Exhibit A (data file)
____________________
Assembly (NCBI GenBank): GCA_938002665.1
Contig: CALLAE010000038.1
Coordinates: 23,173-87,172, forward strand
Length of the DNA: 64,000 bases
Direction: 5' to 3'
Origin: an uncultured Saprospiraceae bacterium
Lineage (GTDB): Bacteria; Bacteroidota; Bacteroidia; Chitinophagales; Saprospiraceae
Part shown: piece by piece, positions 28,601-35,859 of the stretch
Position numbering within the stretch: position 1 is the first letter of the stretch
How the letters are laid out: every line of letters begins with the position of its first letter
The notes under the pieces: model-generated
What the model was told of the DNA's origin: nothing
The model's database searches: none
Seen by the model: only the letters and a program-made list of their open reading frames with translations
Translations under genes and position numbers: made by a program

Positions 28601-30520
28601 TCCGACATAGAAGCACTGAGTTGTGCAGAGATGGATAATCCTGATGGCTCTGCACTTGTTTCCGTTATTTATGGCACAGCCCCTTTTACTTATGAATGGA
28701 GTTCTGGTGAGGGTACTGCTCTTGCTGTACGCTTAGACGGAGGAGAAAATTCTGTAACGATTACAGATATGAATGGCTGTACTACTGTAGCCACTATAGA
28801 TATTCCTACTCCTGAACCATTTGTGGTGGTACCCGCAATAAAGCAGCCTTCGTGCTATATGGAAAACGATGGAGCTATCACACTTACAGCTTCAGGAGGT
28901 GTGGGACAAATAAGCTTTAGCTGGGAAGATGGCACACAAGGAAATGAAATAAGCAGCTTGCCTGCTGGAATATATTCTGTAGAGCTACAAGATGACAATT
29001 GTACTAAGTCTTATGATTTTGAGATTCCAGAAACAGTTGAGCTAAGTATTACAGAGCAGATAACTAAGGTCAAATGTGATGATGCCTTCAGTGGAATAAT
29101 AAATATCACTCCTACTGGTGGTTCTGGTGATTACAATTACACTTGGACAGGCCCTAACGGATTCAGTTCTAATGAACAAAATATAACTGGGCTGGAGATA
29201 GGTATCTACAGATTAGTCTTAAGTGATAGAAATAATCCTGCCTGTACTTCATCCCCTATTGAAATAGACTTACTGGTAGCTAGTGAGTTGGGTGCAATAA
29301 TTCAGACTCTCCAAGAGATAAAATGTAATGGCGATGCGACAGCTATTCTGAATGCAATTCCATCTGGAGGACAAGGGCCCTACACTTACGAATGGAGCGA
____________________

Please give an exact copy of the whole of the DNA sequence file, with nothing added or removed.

Assembly (NCBI GenBank): GCA_938002665.1
Contig: CALLAE010000038.1
Coordinates: 23,173-87,172, forward strand
Length of the DNA: 64,000 bases
Direction: 5' to 3'
Origin: an uncultured Saprospiraceae bacterium
Lineage (GTDB): Bacteria; Bacteroidota; Bacteroidia; Chitinophagales; Saprospiraceae
Part shown: piece by piece, positions 28,601-35,859 of the stretch
Position numbering within the stretch: position 1 is the first letter of the stretch
How the letters are laid out: every line of letters begins with the position of its first letter
The notes under the pieces: model-generated
What the model was told of the DNA's origin: nothing
The model's database searches: none
Seen by the model: only the letters and a program-made list of their open reading frames with translations
Translations under genes and position numbers: made by a program

Positions 28601-30520
28601 TCCGACATAGAAGCACTGAGTTGTGCAGAGATGGATAATCCTGATGGCTCTGCACTTGTTTCCGTTATTTATGGCACAGCCCCTTTTACTTATGAATGGA
28701 GTTCTGGTGAGGGTACTGCTCTTGCTGTACGCTTAGACGGAGGAGAAAATTCTGTAACGATTACAGATATGAATGGCTGTACTACTGTAGCCACTATAGA
28801 TATTCCTACTCCTGAACCATTTGTGGTGGTACCCGCAATAAAGCAGCCTTCGTGCTATATGGAAAACGATGGAGCTATCACACTTACAGCTTCAGGAGGT
28901 GTGGGACAAATAAGCTTTAGCTGGGAAGATGGCACACAAGGAAATGAAATAAGCAGCTTGCCTGCTGGAATATATTCTGTAGAGCTACAAGATGACAATT
29001 GTACTAAGTCTTATGATTTTGAGATTCCAGAAACAGTTGAGCTAAGTATTACAGAGCAGATAACTAAGGTCAAATGTGATGATGCCTTCAGTGGAATAAT
29101 AAATATCACTCCTACTGGTGGTTCTGGTGATTACAATTACACTTGGACAGGCCCTAACGGATTCAGTTCTAATGAACAAAATATAACTGGGCTGGAGATA
29201 GGTATCTACAGATTAGTCTTAAGTGATAGAAATAATCCTGCCTGTACTTCATCCCCTATTGAAATAGACTTACTGGTAGCTAGTGAGTTGGGTGCAATAA
29301 TTCAGACTCTCCAAGAGATAAAATGTAATGGCGATGCGACAGCTATTCTGAATGCAATTCCATCTGGAGGACAAGGGCCCTACACTTACGAATGGAGCGA